Through that initiative and others, there has been a bid to more systematically align Somalia’s government institutions with local partners, donors, and communities and boost social capital. The aim has been to support the country’s proactive efforts to anticipate and manage risks such as droughts and conflict and aid longer-lasting food security and livelihood support, Papoulidis said.
Although the system is still far from perfect, Papoulidis said it is a step toward building a collective platform to respond to crises and development priorities — with the Central African Republic’s National Recovery and Peacebuilding Plan now citing Somalia as a potential source of learning.
Meanwhile, the Ethiopian government’s Productive Safety Net Programme — supported by partners including the U.S. Agency for International Development and World Vision — has been key in helping the country avoid the full brunt of recent drought that contributed to famine in neighboring South Sudan — though there’s a need to move resilience activities beyond only a focus on food security, Papoulidis said.
Deepening country cooperation
As a step toward a wider approach to resilience, the World Bank Group has developed its first Strategy for Fragility, Conflict and Violence. The World Bank’s International Development Association also recently set aside $82 billion for boosting FCV resilience.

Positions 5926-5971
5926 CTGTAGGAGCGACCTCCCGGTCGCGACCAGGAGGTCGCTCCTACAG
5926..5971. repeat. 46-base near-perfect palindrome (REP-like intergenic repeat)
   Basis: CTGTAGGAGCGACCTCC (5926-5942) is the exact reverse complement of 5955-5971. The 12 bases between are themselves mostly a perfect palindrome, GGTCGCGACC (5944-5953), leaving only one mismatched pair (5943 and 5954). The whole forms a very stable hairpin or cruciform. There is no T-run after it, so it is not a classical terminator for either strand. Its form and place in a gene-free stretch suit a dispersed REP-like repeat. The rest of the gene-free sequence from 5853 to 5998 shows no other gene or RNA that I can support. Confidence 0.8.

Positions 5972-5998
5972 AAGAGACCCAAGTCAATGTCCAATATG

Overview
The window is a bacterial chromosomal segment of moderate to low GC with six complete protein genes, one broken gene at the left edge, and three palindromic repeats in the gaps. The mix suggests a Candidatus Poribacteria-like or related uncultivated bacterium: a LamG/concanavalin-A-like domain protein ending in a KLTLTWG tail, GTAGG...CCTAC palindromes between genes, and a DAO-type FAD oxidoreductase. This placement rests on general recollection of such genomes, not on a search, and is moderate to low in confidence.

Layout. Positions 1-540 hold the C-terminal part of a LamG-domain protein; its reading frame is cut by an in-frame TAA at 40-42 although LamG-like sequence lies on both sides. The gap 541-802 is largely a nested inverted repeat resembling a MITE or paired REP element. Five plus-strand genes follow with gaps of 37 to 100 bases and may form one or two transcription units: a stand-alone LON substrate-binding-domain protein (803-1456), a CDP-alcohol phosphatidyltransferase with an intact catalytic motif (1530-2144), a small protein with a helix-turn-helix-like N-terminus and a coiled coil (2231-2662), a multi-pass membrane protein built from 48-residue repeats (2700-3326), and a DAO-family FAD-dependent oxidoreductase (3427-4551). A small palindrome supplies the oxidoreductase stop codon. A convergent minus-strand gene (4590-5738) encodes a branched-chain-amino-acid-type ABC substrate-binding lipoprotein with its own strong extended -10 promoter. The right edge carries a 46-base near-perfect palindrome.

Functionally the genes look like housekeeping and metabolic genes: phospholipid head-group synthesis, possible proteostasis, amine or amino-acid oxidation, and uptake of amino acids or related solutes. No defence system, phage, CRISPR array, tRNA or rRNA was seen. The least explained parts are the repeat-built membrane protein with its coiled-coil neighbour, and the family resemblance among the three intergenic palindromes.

“We cannot tackle the issue by just looking at the humanitarian or development or security [sectors]; we need clear coordination across different actors with different mandates,” Bousquet said. “It’s about recognizing that ‘business as usual’ in countries impacted by fragility, conflict, and violence is not appropriate, and that this requires a new way of partnering with other organizations.”
In the case of refugees, for example, rather than just dealing with the immediate crisis and then pulling out, sustained engagement is needed with host communities to equip them over the longer term for the provision of social services, health, and education, he said.
At USAID’s Bureau for Global Health, Kelly Saldana, director of the Office of Health Systems, said USAID often has mechanisms in place at the country level for donor groups to coordinate on strategies and with governments. However, there is room to make these mechanisms more conspicuous to help the sharing of development experiences between countries, she said. “In general, we agree that a whole-of-society approach is required to help ensure that fragility-to-resilience is effective.”
For example, USAID’s Resilience in the Sahel Enhanced project — which aims to address the root causes of vulnerability in Niger and Burkina Faso — combines actors in the development and humanitarian communities. It has objectives across agriculture, health, and the economy, with a focus on building resilience across household communities.
Saldana said the Office of Health Systems is also boosting resilience before a crisis strikes. “It’s recognizing that many of the countries we work in are one major crisis away from being fragile states. So how do we build resilience into our programs before they become so fragile that there’s a humanitarian issue?”
The challenge of working on multiple different issues in multiple environments is complex, but World Vision’s Papoulidis said the future should be about getting behind initiatives for the fragility-to-resilience approach, following the sparks of promise in previous projects.
“We really need to say, from Haiti and South Sudan to Ethiopia, Afghanistan, and Somalia, country platforms need to be invested in, strengthened, and learned from, and we need more partners committed to working within them,” he said.